USA Today: President Obama announced a new military strategy on Thursday that will cut the Pentagon budget by hundreds of billions of dollars over the next decade.
Speaking from the Pentagon, Obama said the plan is “smart, strategic” and sets priorities.
…. The new military strategy includes $487 billion in cuts over the next decade. An additional $500 billion in cuts could be coming if Congress follows through on plans for deeper reductions. The announcement comes weeks after the U.S. officially ended the Iraq War and after a decade of increased defense spending in the aftermath of the Sept. 11, 2001, attacks on the United States.
Dana Milbank: If this is Mitt Romney’s idea of a victory rally, one shudders to think what would have happened if he had lost the Iowa caucuses. The day after his impossibly thin eight-vote victory …. he flew here for a town hall meeting at Manchester Central High School, where he was to bask in the endorsement of his 2008 arch rival, John McCain.
But the senator grimaced when he was introduced, and as Romney delivered his own stump speech, an increasingly impatient McCain pulled up his sleeve and checked his watch. McCain gave his endorsement address without mentioning Romney’s Iowa win until the end. “By the way, we forgot to congratulate him on his landslide victory last night,” he said, laughing. Romney ignored him.
….. Romney continued to wrestle with words when he took the stage … “What a, uh, big night we had last night, or what a big morning we had, uh, last morning, this morning, in, uh, Iowa,” he began…..
Washington Monthly: What If Obama Loses? … there’s a widespread assumption that extreme positions taken in the (GOP) primaries will fade in the general election as candidates “move to the center,” and will disappear entirely once the serious business of governing begins. Surely President Newt Gingrich would not get rid of child labor laws. Surely President Perry would not seek to eliminate three cabinet departments.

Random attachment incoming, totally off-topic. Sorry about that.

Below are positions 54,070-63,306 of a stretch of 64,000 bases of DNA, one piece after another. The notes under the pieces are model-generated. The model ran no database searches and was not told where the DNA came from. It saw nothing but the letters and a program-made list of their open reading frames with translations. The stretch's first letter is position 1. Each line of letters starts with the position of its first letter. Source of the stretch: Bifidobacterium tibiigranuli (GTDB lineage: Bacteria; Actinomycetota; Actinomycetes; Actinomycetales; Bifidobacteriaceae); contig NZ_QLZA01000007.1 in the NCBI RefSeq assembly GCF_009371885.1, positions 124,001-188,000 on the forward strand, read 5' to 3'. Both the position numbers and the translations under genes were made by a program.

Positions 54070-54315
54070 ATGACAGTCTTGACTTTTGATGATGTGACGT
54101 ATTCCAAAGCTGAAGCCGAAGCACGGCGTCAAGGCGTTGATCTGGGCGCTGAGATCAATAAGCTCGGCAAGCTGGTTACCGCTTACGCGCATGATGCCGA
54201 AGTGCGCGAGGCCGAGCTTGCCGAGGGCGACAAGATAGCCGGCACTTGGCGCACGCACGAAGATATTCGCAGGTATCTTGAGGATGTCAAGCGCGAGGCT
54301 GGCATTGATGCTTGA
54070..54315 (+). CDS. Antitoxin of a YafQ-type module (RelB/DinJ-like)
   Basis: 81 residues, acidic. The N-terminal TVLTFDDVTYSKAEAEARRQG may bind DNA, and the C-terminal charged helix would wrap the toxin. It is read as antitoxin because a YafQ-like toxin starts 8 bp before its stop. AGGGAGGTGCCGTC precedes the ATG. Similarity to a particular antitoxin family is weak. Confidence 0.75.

We don’t think that this year, with this GOP, those assumptions are warranted. And so we asked a distinguished group of reporters and scholars to think through the hitherto unthinkable: What if one of these people actually wins?
President Barack Obama and Vice President Joe Biden, along with members of the national security team, receive an update on the mission against Osama bin Laden in the Situation Room of the White House, May 1
President Obama during one in a series of meetings in the Situation Room of the White House discussing the mission against Osama bin Laden, May 1. National Security Advisor Tom Donilon is pictured at right.
The Situation Room, May 1
… the conclusion of one in a series of meetings discussing the mission against Osama bin Laden …. Gen. James Cartwright, Vice Chairman of the Joint Chiefs of Staff, is seen on the screen.
….editing his remarks in the Oval Office prior to making a televised statement detailing the mission against Osama bin Laden
….delivering a statement in the East Room of the White House on the mission against Osama bin Laden
Senior administration officials listen as President Barack Obama delivers his statement. Seated, from left, are: James Clapper, Director of National Intelligence; National Security Advisor Tom Donilon; CIA Director Leon Panetta; Admiral Mike Mullen, Chairman of the Joint Chiefs of Staff; Secretary of State Hillary Rodham Clinton; and Vice President Joe Biden.
President Obama shakes hands with Admiral Mike Mullen, Chairman of the Joint Chiefs of Staff, in the Green Room of the White House following his statement. CIA Director Leon Panetta and Secretary of State Hillary Rodham Clinton are pictured at left.
President Barack Obama speaks as Leon Panetta, Army General David Petraeus, Marine General John Allen, and Ambassador Ryan Crocker, listen during an event to announce national security personnel changes. The President has tapped current CIA Director Leon Panetta to succeed Robert Gates as the next Secretary of Defense, General David Petraeus to be the next CIA Director, Ryan Crocker to be the next U.S. ambassador to Afghanistan, and General John Allen to succeed Petraeus as commander for ISAF and commander for U.S. forces in Afghanistan.